Senator reveals Air Force-Boeing e-mail exchanges, demands accountability

Sen. John McCain, R-Ariz., stood on the Senate floor Friday and read e-mail exchanges between Boeing Co., executives and Air Force officials that he said revealed an improper relationship aimed at securing a $30 billion tanker lease deal.

In a floor speech, McCain entered the documents into the Congressional Record as he demanded accountability from top Air Force leaders for lying to Congress while pursuing a deal to lease and buy 100 KC-767 aerial refueling tankers. He cited a body of evidence in the form of internal e-mail exchanges and memos that he said reveal impropriety and a lack of ethics in negotiating the lease.

"This appears to be a case of either a systemic failure in procurement oversight, willful blindness or rank corruption," McCain said. "Either way, accountability among Air Force leadership is in order."

McCain's actions ended months of silence regarding the contents of thousands of internal government documents related to the Air Force's contentious plan to lease Boeing aerial refueling tankers. Over the past two years McCain has unearthed thousands of e-mail exchanges between Boeing executives and government officials revealing the lengths to which Boeing and the Air Force went to secure the lease.

The Bush administration produced more than 800,000 internal documents over the past few months requested by the Senate Armed Services Committee on which McCain is a senior member. The panel has received 3,000 of the communications, a number of which McCain said show senior Air Force officials misrepresented to Congress their role in securing the deal.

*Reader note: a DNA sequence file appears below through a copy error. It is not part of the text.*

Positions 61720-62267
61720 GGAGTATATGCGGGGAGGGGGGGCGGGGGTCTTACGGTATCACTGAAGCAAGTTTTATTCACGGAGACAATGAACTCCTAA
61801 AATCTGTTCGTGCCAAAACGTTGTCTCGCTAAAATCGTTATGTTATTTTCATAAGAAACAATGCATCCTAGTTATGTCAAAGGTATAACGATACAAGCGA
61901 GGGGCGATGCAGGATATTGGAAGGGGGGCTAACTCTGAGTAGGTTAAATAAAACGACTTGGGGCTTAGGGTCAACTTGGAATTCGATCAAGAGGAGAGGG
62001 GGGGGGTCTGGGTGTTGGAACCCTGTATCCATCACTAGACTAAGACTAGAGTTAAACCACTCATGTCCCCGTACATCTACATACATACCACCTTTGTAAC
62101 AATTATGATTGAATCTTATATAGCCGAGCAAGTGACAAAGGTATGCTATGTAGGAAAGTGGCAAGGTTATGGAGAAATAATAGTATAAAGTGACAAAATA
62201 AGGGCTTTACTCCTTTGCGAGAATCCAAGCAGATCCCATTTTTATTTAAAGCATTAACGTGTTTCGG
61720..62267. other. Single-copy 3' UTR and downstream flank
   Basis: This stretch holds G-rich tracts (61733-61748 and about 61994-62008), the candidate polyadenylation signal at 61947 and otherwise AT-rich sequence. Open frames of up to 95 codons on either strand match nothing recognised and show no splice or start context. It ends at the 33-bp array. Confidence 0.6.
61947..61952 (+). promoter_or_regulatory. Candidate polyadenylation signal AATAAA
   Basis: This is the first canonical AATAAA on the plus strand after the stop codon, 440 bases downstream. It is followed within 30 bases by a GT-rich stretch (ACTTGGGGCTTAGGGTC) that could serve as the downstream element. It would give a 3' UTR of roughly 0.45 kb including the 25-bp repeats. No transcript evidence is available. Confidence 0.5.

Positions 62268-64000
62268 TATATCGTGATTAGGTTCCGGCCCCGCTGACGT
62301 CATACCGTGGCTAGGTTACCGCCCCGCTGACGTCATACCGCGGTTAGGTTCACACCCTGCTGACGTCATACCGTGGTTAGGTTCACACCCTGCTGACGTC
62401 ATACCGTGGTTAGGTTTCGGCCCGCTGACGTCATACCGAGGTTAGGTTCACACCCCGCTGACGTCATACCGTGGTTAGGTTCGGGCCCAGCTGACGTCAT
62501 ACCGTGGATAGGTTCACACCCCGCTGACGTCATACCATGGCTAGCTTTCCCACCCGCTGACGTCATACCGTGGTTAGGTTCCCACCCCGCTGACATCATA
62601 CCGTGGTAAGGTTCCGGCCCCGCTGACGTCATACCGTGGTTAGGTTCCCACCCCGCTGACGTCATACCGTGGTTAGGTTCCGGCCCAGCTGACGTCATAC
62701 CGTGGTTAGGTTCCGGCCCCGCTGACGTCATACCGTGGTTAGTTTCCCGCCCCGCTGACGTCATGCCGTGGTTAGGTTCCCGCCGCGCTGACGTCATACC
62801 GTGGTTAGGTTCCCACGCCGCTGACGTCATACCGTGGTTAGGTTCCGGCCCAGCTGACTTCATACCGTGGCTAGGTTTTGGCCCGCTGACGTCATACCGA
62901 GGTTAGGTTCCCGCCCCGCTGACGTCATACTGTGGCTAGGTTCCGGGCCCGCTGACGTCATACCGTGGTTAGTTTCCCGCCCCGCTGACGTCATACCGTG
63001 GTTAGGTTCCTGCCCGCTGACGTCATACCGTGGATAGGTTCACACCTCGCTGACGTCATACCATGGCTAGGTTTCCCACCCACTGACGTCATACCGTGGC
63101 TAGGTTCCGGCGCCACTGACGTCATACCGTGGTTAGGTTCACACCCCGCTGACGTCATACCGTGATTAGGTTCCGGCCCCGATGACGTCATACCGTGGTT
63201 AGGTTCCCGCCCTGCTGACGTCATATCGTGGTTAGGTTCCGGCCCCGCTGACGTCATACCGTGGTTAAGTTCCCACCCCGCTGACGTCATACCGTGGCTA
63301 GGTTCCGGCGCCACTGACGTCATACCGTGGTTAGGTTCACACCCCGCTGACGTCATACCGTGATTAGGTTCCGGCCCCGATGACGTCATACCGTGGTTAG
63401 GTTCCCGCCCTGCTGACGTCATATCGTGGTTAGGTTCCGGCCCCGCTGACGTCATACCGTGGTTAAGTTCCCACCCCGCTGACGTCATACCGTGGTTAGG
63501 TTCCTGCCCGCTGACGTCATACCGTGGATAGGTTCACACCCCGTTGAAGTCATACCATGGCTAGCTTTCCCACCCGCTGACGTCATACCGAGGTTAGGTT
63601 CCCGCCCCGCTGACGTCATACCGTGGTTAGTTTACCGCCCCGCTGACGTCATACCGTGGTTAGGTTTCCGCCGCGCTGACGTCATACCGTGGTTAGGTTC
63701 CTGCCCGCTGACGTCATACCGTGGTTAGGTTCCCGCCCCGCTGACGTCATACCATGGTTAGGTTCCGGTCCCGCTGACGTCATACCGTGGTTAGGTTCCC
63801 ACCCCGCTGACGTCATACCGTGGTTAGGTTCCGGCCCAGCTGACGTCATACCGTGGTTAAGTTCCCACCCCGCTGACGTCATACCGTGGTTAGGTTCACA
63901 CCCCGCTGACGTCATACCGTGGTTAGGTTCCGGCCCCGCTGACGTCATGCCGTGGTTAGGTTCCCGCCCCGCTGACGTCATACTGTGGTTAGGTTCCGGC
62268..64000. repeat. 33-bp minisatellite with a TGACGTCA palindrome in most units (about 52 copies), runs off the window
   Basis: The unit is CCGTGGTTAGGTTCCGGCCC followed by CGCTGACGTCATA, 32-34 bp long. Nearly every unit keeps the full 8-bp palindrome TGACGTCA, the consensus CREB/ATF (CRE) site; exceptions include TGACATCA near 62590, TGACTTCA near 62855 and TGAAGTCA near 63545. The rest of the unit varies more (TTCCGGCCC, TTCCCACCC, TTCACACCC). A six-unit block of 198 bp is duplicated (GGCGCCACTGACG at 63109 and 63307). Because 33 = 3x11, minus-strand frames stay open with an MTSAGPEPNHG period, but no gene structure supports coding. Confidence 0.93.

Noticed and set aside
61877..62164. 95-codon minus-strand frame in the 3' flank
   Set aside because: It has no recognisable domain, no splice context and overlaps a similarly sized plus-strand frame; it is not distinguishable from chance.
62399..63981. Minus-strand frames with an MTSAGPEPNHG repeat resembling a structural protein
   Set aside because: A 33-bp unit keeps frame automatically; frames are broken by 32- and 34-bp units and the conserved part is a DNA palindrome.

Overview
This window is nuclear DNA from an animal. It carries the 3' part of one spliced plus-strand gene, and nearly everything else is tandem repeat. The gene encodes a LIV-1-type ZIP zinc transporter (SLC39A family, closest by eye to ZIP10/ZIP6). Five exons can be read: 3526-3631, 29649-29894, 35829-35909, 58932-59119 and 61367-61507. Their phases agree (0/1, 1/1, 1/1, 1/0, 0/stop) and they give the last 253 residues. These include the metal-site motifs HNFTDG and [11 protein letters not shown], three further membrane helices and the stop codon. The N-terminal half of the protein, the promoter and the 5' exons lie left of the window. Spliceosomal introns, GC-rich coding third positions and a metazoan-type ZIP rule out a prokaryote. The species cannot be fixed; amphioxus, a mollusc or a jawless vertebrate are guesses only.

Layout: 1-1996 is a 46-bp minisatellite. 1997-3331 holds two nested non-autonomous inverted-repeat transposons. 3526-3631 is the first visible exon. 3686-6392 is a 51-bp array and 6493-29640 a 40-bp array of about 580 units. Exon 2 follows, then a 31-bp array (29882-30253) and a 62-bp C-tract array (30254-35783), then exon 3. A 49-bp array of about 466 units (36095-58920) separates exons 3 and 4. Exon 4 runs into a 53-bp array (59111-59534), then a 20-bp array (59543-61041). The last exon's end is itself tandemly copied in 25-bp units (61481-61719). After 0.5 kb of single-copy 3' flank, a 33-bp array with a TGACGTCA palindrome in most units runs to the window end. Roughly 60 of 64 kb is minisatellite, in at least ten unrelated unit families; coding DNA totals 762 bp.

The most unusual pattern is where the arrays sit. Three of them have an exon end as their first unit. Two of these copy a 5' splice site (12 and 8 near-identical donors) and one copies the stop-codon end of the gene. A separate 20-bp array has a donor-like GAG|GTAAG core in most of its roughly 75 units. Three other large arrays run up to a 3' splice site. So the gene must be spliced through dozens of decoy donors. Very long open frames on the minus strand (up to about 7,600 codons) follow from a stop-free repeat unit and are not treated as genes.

During testimony before the committee in February 2002, Air Force Secretary James Roche assured the panel he believed in full and open competition in acquiring the tanker aircraft. But in his floor statement McCain said Roche's e-mails indicate he favored Boeing over its European rival, EADS North America.

In a September 2002 e-mail to Raytheon executive William Swanson Roche wrote, "Privately between us: Go Boeing!" and about EADS North America chief Ralph Crosby, "The widespread feelings about Crosby in the Air Staff, [Gen. John] Jumper especially, will only make their life more difficult."

In a subsequent e-mail to Darleen Druyun, then the Air Force's acquisition deputy, Roche spoke of torturing Crosby "slowly over the next few years until EADS got rid of him!"

Other e-mails confirm Roche brought pressure to bear on top Pentagon officials critical of the lease.

In testimony a year later before the committee, Roche denied asking Boeing to lean on acting Pentagon acquisition chief Michael Wynne to support the deal. But when Boeing lobbyist Paul Weaver offered to deal with Wynne in a May 2003 e-mail to Roche, McCain says the Air Force secretary accepted.

"It's time for the big guns to quash Wynne!" and "Wynne needs to pay the appropriate price!" McCain said Roche wrote in the e-mail.

The deal is now on hold and despite McCain's inquiry -- and myriad government and independent probes into the lease proposal that have criticized almost every aspect of it -- only two top Boeing executives have been held accountable. Former chief financial officer Michael Sears pleaded guilty in federal court Monday to helping Druyun land a lucrative job with the company. Druyun, who last month was sentenced to nine months in prison, admitted to favoring Boeing in at least four contract negotiations, including the tanker deal.

Roche and his acquisition chief, Marvin Sambur, resigned their posts earlier this week under a cloud of controversy surrounding the deal.

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